Anyway, flash back to 1988. Two years before I lost the taste for Stephen King completely, I was still in the midst of King mania. I checked out the horror anthology Prime Evil from the library of a nearby much larger town, having tapped out the horror fiction from my own hometown's library. The first story in the anthology was a brand new novella from King called "The Night Flier." Having sampled some of King's writing again this morning, I am reluctant to admit that although he is an accessible and likable storyteller, he is also a pretty godawful hack writer. Another childhood hero destroyed. Thanks a lot, cardiac arrest and literary evidence. Anyway, King may be no William Gaddis, but he came up with a pretty nifty story idea involving a vampire serial killer, private planes, and tiny, isolated airports. I loved the story in 1988, and even though that love belongs solely to 1988, at least somebody made a movie out of it. Movies can turn schlock like this into something entertaining and fun in ways literature can't.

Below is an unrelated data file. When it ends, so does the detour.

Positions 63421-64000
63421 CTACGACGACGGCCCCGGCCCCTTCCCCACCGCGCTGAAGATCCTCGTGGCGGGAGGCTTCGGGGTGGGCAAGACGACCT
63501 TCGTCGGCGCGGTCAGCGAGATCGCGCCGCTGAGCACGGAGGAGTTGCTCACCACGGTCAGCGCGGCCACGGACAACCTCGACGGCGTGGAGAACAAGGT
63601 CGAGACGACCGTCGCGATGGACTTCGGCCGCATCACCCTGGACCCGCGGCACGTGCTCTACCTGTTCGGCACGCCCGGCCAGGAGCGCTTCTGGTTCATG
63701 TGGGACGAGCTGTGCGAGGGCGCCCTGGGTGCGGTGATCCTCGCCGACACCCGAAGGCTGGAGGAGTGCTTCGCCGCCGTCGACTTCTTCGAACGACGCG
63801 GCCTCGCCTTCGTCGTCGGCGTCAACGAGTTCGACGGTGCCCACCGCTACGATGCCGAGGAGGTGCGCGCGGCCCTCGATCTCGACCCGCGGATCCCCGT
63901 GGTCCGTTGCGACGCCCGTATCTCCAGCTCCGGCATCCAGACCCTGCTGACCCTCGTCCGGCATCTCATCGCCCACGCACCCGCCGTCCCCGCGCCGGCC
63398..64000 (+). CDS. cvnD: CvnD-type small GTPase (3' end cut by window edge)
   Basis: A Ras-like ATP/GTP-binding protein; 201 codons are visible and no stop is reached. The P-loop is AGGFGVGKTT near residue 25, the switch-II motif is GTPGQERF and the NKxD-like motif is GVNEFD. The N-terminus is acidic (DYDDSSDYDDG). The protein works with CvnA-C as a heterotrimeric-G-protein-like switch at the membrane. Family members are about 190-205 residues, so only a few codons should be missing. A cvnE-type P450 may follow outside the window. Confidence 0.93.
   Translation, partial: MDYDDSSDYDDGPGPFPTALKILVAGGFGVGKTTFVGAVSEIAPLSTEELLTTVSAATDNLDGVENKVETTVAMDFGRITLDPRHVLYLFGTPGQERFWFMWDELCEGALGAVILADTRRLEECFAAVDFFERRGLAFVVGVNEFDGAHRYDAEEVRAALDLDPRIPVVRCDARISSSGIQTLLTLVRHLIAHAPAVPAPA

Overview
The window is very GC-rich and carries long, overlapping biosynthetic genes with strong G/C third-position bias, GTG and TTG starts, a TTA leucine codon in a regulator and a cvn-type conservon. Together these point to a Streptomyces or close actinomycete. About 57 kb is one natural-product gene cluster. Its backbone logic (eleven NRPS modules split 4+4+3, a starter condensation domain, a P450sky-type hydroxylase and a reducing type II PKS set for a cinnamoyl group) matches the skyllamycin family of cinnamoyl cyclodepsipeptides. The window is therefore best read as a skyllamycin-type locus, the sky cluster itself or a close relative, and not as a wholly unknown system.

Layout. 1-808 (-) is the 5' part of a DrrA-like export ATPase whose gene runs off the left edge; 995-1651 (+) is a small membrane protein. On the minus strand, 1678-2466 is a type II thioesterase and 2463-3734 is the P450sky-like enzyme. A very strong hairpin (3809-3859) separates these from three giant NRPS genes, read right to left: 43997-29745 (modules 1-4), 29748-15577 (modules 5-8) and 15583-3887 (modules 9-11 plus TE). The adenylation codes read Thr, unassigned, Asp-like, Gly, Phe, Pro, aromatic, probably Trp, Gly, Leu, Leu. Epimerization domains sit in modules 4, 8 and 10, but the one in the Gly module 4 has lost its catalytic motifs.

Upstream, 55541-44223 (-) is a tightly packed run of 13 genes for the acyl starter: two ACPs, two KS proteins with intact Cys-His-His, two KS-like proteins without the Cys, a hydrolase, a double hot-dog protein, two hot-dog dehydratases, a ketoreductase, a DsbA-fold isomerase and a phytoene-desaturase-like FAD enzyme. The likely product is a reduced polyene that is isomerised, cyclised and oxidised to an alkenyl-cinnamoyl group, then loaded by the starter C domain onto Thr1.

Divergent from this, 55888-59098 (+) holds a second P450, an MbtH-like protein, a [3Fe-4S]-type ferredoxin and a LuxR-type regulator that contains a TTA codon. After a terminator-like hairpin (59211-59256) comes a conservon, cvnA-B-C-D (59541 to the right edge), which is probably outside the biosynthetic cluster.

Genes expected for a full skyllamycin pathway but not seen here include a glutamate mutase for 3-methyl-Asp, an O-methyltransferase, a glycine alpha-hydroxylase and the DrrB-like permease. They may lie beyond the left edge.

The only feature film directed by Mark Pavia, The Night Flier stars George Clooney's more attractive cousin, Miguel Ferrer (what a time he would have in Shelbyville), an actor I wish was used more often. I love this guy. He plays a great charismatic asshole. I love him in the Twin Peaks TV show and movie and in Robocop. He plays Richard Dees, a hotshot reporter for a Weekly World News/National Enquirer/proto-TMZ hybrid called Inside View. He's a completely unlikable asshole. I always like characters like that in movies, especially if they're played by Miguel Ferrer. The paper has just hired a fresh-faced upstart with that supremely annoying mixture of naivete and ambition, Katherine Blair. She's played well by Julie Entwisle, in one of her only two film roles and her only non-bit part role. Both her and director Pavia disappeared from films entirely after this movie, but the consolation prize is that they married each other.